Spot the differences: The lateral Everun heel wedge is smaller than the SRC version it replaces; the outsole is mounted on the firmer EVA and not Everun.

Similar winds of change blow over the heel and midfoot. The medial midfoot which was previously exposed EVA foam is now topped off with rubber, and the lateral (outer) side loses the split pod outsole design with its deep grooving.

It is also important to remember that the 2014 Triumph’s split outsole was mounted directly on the softer SRC crash pad. That isn’t so on the Triumph ISO 2. The groove deprived rubber outsole is mounted on the firmer EVA and not the Everun crash pad.


The heel to midfoot transition groove loses depth, and the split heel also goes shallower. Result? Less splaying, which means increased firmness.

Lastly, the heel edge has a major role to play here. On last year’s Triumph ISO, the medial and lateral heel center was separated by a deep groove – the one which also separated the regular EVA foam from the SRC crash pad.

This has been filled up on the ISO 2, along with an updated transition groove which is now much shallower. This reduces the ‘breakaway’ effect of the heel edge, and reduced splaying of the exposed foam area between either sides of the outsole.

Add to this the removal of outsole pods and the firmer lateral side, and you end up with a firmer ride than the 2014 Triumph. So is the new Triumph ISO 2 plush? We’re afraid not quite, but it is definitely more responsive than the previous version.

If we had to guess, the upcoming Saucony Ride 9 should ride softer than the Triumph ISO 2.


Look who it is! If it isn’t our good friend Powergrid+, hidden beneath that fabric layer. C’mon, we can see those dimples…


This looks like… adidas Boost foam in cross section. Oh wait, that’s exactly what it is!


We had fun passing light through the adidas Boost, so here we go again. Whee!

Decoding the responsive part of the midsole is easy. Last year’s Powergrid+ was nothing more than a block of EVA foam with holes punched in them. The Triumph ISO 2 still manages to silently sneak in the Powergrid midsole, but with a difference.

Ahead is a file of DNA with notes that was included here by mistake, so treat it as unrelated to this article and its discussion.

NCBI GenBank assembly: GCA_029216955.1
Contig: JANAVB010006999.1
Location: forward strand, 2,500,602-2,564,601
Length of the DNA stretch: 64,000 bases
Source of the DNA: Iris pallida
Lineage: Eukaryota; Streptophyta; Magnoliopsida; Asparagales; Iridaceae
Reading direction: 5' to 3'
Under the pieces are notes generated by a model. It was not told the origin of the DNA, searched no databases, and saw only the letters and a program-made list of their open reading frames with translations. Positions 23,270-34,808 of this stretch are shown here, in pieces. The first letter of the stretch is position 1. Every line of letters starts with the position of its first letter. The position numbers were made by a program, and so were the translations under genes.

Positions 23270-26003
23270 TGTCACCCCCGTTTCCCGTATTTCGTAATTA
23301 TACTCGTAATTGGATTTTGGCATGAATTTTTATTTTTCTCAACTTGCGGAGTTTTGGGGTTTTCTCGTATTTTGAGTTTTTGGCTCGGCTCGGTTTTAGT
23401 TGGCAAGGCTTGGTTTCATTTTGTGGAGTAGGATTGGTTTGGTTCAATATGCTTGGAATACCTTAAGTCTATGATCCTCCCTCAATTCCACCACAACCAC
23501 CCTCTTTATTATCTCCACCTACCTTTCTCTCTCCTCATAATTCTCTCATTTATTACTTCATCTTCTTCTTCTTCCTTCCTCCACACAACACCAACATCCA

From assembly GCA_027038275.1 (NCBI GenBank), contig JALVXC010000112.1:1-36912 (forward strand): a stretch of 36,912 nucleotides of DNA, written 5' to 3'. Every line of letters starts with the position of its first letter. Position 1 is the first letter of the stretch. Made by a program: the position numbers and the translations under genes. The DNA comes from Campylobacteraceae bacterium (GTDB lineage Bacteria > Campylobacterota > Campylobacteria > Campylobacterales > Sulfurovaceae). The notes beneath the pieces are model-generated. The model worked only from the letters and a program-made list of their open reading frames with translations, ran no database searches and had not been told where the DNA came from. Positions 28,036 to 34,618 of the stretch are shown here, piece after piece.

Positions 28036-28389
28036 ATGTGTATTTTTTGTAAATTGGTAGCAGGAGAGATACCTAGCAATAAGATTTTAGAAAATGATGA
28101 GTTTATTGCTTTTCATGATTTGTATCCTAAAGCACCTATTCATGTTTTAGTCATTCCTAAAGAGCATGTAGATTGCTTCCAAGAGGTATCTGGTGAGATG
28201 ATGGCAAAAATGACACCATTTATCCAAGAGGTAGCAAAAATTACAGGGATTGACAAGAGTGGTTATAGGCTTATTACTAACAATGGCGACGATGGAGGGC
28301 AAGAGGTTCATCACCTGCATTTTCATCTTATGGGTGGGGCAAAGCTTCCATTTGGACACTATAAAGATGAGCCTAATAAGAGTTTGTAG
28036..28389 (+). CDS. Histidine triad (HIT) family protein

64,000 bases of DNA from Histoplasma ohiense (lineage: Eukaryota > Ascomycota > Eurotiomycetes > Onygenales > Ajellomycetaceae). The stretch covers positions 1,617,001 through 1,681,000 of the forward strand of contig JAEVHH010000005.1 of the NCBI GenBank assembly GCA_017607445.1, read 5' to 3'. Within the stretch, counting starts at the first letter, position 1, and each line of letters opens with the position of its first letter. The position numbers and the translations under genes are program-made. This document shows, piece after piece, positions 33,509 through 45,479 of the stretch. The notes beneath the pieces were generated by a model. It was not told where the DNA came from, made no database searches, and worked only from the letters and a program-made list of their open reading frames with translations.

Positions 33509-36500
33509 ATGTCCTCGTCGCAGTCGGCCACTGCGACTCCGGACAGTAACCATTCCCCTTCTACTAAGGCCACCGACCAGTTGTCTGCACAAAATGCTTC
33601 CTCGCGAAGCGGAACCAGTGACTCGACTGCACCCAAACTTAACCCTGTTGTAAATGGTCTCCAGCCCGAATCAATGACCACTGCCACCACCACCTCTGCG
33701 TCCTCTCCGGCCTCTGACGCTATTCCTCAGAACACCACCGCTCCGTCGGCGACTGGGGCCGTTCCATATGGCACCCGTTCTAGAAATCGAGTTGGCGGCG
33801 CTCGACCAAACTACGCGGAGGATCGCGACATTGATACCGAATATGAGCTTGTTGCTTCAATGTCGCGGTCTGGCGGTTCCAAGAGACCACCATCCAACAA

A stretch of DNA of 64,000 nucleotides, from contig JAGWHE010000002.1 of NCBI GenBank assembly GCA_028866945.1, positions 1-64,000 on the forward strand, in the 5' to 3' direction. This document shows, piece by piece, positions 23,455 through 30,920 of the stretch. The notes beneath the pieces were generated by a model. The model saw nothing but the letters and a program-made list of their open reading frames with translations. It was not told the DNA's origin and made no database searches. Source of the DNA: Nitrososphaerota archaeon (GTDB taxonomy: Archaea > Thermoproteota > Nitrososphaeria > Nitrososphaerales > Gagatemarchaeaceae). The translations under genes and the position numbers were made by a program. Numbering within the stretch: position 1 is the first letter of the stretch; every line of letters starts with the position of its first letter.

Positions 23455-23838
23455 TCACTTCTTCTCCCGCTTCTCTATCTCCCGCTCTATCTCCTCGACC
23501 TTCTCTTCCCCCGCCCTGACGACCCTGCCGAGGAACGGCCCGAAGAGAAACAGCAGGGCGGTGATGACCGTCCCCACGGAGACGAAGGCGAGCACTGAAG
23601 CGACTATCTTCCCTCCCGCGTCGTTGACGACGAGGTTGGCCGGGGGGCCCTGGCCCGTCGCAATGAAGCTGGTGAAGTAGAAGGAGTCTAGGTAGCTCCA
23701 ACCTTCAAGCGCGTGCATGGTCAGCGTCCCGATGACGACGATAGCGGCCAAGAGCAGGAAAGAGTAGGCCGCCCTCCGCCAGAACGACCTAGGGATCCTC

The new Everun topping over the Powergrid+ midsole adds a responsive base layer, and at higher speeds the Everun heel crash pad comes into play. This is where the Triumph ISO somewhat mimics adidas Boost; higher pace is rewarded with higher levels of responsiveness.

We’ll repeat here – you have to manage your expectations; the Everun is a far cry from a full Boost foam midsole. Think of Everun foam as a adidas Boost teaser, and nothing more.


Owing to its midsole design, the Saucony Triumph ISO 2 is a supportive neutral.

What hasn’t changed on the Triumph is its supportive ride quality. The original ISO had a firm midsole with a flared forefoot and heel base, and the new Triumph  ISO 2 retains that character.

The forefoot midsole edges flare visibility out, though the lateral heel slims slightly along with the removal of the plastic stabilizer. So compared to the 2014 ISO, there is a small amount of cushioning bias which favors the lateral side.

Apart from that, common design elements such as the solid medial midsole and firmer foam density produce a planted ride.


The cushioning quality is firm, yet responsive with a strong support overtone. All in all, a well rounded product, never mind the underwhelming Everun experience.

So if we had to recommend three $140-150 neutral shoes with decent cushioning levels mixed with a supportive feel, the new Triumph ISO would be one, along with Brooks Glycerin 13 and the Vomero 10. The ride quality is dependable, and there is plenty of midsole depth available to pad your landings.

The underfoot feel is consistent, making transitions feel uniform and fuss free. Contrary to what one may think, the Everun heel does not create a sink-spot.